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Public Art Fund Opens Chris Burden's What My Dad Gave Me at Rockefeller Center
Chris Burden, What My Dad Gave Me (rendering), 2008, electro-polished stainless steel, 11’6” x 11’6” x 65’, © Chris Burden, 2008, Courtesy of Gagosian Gallery / Public Art Fund.
NEW YORK.- This summer, internationally renowned artist Chris Burden will exhibit a new sculpture at Rockefeller Center in New York – WHAT MY DAD GAVE ME, a dramatic, 65-foot-tall skyscraper made entirely of toy construction parts. Standing more than six stories tall at the Fifth Avenue entrance to the Channel Gardens, WHAT MY DAD GAVE ME will pay homage to the historic skyscrapers that populate New York and give the city its iconic architectural presence. WHAT MY DAD GAVE ME will be on view, free and open to the public, from June 10 through July 19, 2008. The exhibition is presented by the Public Art Fund and hosted by Tishman Speyer, co-owners of Rockefeller Center.

WHAT MY DAD GAVE ME will be by far the most complex artwork that Chris Burden has ever made, comprised of approximately one million stainless steel parts that are replicas of Erector set pieces, the popular 20th-century children’s building toy. Over the past decade, the artist has been using these specially stamped stainless steel metal parts based precisely upon those of the original Erector set to create complex and elegant sculptures of bridges. Intricately engineered to support and bear enormous weight, Burden’s colossal toy constructions showcase the versatility, simplicity, and strength of their unassuming parts, combining technical sophistication with a child-like enthusiasm: building for building’s sake.

In 1912, an inventor named A.C. Gilbert created the first Erector set, inspired by the steel framework of skyscrapers that he saw under construction in New York City, then at the height of a building boom. The Erector Mysto Type I—the first set Gilbert made—was a collection of small metal girders, which could be assembled with miniature nuts and bolts. Burden’s fascination with this original and now rare—building kit led him to create his own replica parts, fashioned in stainless steel and electro plated to produce a polished nickel finish in order to make them weather—and rust—resistant.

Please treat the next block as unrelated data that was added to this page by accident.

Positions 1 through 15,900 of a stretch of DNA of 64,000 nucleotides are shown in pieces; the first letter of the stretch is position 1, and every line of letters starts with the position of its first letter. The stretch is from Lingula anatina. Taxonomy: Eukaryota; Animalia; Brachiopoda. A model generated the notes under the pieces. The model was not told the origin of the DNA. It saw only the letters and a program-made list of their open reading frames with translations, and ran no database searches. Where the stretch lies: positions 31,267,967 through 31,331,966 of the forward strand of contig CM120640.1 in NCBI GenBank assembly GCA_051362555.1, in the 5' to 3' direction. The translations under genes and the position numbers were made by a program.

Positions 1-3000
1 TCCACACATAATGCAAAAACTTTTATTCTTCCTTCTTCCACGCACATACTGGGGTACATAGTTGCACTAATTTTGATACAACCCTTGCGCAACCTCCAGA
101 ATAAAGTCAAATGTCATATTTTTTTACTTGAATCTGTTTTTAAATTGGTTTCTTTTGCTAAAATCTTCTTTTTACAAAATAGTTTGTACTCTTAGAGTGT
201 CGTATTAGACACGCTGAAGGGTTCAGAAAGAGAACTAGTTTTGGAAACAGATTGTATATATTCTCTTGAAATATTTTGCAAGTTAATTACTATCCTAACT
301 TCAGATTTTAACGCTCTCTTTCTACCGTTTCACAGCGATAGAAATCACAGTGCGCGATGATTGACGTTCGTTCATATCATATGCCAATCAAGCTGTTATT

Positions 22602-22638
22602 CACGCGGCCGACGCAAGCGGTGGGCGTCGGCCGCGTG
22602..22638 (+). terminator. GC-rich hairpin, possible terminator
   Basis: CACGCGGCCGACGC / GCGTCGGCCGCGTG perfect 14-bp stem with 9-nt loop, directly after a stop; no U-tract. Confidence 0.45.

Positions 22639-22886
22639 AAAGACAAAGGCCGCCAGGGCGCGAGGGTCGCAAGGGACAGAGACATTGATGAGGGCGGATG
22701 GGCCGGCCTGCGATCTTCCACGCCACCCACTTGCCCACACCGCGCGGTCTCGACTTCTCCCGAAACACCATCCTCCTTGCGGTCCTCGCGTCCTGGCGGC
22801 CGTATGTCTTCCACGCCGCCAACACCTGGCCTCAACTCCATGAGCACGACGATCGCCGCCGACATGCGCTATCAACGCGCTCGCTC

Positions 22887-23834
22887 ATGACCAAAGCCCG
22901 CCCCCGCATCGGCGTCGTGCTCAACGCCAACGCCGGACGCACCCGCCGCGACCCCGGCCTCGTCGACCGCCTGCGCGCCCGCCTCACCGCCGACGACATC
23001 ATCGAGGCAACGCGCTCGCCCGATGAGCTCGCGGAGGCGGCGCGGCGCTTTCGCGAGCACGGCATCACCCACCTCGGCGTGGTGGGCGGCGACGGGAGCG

Despite being constructed with toys, WHAT MY DAD GAVE ME will take on the dimensions of a full-scale building. Burden anticipates that its construction will require approximately one million parts total, and that the sculpture will weigh over seven tons when complete. Models and collectibles have long been important in Burden’s work, reflecting his fascination with humankind’s industrial ingenuity and creativity, investigating relationships between power and technology, nature and society, and enlightenment and destruction.

Chris Burden was born in 1946 in Boston, and currently lives and works in Los Angeles. He attended Pomona College, Claremont, California (BA, 1969) and University of California, Irvine (MA, 1971). In addition to his sculptures and installations, Burden is well-known for his live endurance works of the early 1970s, including Shoot (1971), the legendary performance in which he had a friend shoot him in the arm, and Five Day Locker Piece (1971), where he spent five days and nights in a school locker. In the late 1970s and 1980s, Burden moved away from body works to create a series of monumental kinetic sculptures involving engines and hydraulics, reflecting a fascination with engineering, invention, and technology that continues to influence his work today. Recently, Burden permanently installed 202 vintage streetlights outside the Los Angeles County Museum of Art in a piece titled, Urban Light (2008) to inaugurate its new Broad Contemporary Art Museum (BCAM).

Burden has held recent solo exhibitions at South London Gallery (2006); Gagosian Gallery, New York and Beverly Hills (2007 and 2004); BALTIC Centre for Contemporary Art, Gateshead, England (2002); Museum Moderner Kunst Stiftung Ludwig, Vienna (2002); Gagosian Gallery, London (2002); Orange County Museum of Art, Newport Beach, California (2000); and Tate Gallery, London (1999).



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June 11, 2008

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